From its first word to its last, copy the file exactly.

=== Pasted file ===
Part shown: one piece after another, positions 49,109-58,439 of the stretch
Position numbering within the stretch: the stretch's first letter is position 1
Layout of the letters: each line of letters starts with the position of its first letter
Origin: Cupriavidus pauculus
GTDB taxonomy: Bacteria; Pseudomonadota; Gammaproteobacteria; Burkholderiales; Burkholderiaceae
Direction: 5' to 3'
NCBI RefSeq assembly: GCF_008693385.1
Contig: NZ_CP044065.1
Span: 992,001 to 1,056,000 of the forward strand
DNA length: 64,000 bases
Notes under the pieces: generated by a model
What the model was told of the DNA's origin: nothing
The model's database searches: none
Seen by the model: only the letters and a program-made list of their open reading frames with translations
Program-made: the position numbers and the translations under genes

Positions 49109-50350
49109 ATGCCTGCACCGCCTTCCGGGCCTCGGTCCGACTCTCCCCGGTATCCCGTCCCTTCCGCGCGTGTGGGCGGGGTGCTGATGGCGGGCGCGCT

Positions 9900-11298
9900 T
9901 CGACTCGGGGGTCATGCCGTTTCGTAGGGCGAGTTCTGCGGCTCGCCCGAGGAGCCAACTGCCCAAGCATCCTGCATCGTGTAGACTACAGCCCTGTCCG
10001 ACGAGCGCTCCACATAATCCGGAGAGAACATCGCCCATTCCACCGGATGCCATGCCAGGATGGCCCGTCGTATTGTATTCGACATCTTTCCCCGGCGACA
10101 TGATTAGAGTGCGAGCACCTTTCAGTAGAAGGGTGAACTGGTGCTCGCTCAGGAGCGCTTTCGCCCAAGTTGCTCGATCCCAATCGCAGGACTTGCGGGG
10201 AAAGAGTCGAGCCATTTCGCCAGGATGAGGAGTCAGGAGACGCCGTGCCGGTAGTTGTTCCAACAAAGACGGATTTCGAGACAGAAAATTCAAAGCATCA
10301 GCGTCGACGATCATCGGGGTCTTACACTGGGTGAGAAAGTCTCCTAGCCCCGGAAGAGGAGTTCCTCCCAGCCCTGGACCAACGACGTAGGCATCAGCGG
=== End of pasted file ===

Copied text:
Part shown: one piece after another, positions 49,109-58,439 of the stretch
Position numbering within the stretch: the stretch's first letter is position 1
Layout of the letters: each line of letters starts with the position of its first letter
Origin: Cupriavidus pauculus
GTDB taxonomy: Bacteria; Pseudomonadota; Gammaproteobacteria; Burkholderiales; Burkholderiaceae
Direction: 5' to 3'
NCBI RefSeq assembly: GCF_008693385.1
Contig: NZ_CP044065.1
Span: 992,001 to 1,056,000 of the forward strand
DNA length: 64,000 bases
Notes under the pieces: generated by a model
What the model was told of the DNA's origin: nothing
The model's database searches: none
Seen by the model: only the letters and a program-made list of their open reading frames with translations
Program-made: the position numbers and the translations under genes

Positions 49109-50350
49109 ATGCCTGCACCGCCTTCCGGGCCTCGGTCCGACTCTCCCCGGTATCCCGTCCCTTCCGCGCGTGTGGGCGGGGTGCTGATGGCGGGCGCGCT

Positions 9900-11298
9900 T
9901 CGACTCGGGGGTCATGCCGTTTCGTAGGGCGAGTTCTGCGGCTCGCCCGAGGAGCCAACTGCCCAAGCATCCTGCATCGTGTAGACTACAGCCCTGTCCG
10001 ACGAGCGCTCCACATAATCCGGAGAGAACATCGCCCATTCCACCGGATGCCATGCCAGGATGGCCCGTCGTATTGTATTCGACATCTTTCCCCGGCGACA
10101 TGATTAGAGTGCGAGCACCTTTCAGTAGAAGGGTGAACTGGTGCTCGCTCAGGAGCGCTTTCGCCCAAGTTGCTCGATCCCAATCGCAGGACTTGCGGGG
10201 AAAGAGTCGAGCCATTTCGCCAGGATGAGGAGTCAGGAGACGCCGTGCCGGTAGTTGTTCCAACAAAGACGGATTTCGAGACAGAAAATTCAAAGCATCA
10301 GCGTCGACGATCATCGGGGTCTTACACTGGGTGAGAAAGTCTCCTAGCCCCGGAAGAGGAGTTCCTCCCAGCCCTGGACCAACGACGTAGGCATCAGCGG